When Lord Chesterfield used the word “picnic,” he understood that it was an indoor salon gathering. There was no English word for an alfresco luncheon, as we know them now. So when Thomas Rowlandson included an alfresco luncheon among his catalog of everyday life among the Brits, people knew what he meant. Plate 7: Picturesque Studies and Scenes of Everyday Life and People (1790) informs us that this gathering among the gentry enjoying a day out is ordinary. There is a tent and just beside it a cloth on the grass with food and bottles of wine. The party of nine includes four couples, and a single woman. All have come by boat that is moored on the shore. It is a genteel affair that is neither rustic nor ornately artificial. Servants would be attending such a group, but they are not visible. Attire for the women and men is informal, though two men are wearing military uniforms.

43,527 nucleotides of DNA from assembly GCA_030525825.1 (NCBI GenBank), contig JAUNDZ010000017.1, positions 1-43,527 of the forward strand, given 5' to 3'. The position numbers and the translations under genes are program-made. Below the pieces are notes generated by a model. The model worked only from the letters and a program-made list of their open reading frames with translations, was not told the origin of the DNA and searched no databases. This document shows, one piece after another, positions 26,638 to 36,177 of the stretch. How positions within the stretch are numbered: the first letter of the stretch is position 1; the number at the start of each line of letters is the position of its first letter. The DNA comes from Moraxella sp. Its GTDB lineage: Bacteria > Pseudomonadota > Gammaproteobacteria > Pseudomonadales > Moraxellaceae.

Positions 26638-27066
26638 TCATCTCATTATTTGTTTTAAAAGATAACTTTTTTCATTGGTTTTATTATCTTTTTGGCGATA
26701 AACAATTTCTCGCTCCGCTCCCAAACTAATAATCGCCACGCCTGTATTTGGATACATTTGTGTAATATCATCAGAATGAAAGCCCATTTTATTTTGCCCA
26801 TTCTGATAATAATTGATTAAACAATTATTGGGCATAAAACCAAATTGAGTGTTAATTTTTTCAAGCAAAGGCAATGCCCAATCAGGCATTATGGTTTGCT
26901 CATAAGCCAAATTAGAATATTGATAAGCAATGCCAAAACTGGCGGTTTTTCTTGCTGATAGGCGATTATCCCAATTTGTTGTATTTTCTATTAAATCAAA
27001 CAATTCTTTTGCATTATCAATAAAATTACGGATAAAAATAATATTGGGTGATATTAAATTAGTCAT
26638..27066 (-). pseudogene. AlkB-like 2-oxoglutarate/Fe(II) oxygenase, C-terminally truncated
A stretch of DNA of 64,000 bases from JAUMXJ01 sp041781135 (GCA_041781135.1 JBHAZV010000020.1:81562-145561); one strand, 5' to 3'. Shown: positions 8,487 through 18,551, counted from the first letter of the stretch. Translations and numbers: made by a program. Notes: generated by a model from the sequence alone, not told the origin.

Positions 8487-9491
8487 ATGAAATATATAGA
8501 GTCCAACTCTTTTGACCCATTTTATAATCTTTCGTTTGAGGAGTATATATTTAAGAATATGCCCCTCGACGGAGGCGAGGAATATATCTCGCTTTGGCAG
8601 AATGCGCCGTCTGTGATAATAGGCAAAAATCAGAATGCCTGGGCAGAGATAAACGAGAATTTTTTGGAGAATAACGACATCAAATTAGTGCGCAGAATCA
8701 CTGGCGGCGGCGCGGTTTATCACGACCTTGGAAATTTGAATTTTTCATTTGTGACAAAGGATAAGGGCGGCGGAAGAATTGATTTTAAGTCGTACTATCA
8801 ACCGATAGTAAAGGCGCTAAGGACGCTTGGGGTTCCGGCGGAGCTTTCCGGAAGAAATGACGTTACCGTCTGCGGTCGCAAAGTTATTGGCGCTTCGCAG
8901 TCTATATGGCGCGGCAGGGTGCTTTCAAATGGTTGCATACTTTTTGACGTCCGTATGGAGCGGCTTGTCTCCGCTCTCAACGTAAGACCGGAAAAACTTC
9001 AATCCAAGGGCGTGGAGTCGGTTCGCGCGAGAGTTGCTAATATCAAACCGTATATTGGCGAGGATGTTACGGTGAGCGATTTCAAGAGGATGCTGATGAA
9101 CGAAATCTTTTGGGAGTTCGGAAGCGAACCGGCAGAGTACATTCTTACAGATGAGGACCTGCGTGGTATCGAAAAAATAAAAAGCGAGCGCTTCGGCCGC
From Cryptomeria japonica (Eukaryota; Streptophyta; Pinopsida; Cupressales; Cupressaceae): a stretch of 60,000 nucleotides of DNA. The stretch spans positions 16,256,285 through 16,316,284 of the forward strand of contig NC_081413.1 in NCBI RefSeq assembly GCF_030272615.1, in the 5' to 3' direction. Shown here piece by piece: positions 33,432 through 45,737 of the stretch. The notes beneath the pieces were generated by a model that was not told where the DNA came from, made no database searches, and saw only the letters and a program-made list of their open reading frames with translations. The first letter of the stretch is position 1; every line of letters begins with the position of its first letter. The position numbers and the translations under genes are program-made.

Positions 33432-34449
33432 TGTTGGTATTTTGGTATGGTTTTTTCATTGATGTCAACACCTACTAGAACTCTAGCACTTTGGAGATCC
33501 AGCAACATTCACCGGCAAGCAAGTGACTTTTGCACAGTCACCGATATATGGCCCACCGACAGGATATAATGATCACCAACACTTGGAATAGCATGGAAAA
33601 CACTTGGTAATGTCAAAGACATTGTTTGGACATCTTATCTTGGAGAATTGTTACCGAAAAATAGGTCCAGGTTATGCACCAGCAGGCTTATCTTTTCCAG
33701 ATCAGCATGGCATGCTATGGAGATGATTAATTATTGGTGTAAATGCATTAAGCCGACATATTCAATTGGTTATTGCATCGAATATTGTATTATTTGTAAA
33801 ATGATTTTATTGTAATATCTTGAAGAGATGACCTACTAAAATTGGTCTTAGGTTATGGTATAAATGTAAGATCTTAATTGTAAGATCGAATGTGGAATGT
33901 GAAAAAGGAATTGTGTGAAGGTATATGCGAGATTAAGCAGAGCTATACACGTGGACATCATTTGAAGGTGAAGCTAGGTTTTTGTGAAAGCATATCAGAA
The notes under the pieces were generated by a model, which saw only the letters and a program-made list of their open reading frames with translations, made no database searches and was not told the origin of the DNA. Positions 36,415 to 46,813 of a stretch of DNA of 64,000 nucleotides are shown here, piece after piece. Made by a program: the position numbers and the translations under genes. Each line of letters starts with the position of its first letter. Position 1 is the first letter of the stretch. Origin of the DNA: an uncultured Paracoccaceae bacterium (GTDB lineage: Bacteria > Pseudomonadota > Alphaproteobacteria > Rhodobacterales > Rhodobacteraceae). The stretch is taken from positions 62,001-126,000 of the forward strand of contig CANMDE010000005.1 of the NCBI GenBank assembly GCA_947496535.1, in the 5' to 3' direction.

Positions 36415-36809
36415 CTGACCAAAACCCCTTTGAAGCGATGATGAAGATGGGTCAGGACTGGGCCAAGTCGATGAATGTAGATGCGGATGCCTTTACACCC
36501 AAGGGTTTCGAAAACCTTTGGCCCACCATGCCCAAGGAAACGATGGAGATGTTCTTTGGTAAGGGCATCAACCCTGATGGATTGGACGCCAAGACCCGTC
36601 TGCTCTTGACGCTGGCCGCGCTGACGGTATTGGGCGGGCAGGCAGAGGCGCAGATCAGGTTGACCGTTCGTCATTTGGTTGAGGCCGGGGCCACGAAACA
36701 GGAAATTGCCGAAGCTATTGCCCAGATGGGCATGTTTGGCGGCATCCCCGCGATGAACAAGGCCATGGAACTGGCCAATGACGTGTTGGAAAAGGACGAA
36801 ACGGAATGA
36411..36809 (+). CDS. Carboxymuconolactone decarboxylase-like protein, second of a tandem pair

Featured Image:  Thomas Rowlandson. Plate 7 was part of a series of sixteen etchings published for S.W. Fores, a London printer. The series was unnamed by Fores and Rowlandson until the Royal Collection assigned it the title Picturesque Studies and Scenes of Everyday Life and People (1790).

See: Catalogue of Books Illustrated by Thomas Rowlandson. New York: The Grolier Club 1916, https://archive.org/details/ofbookscatrowlan00grolrich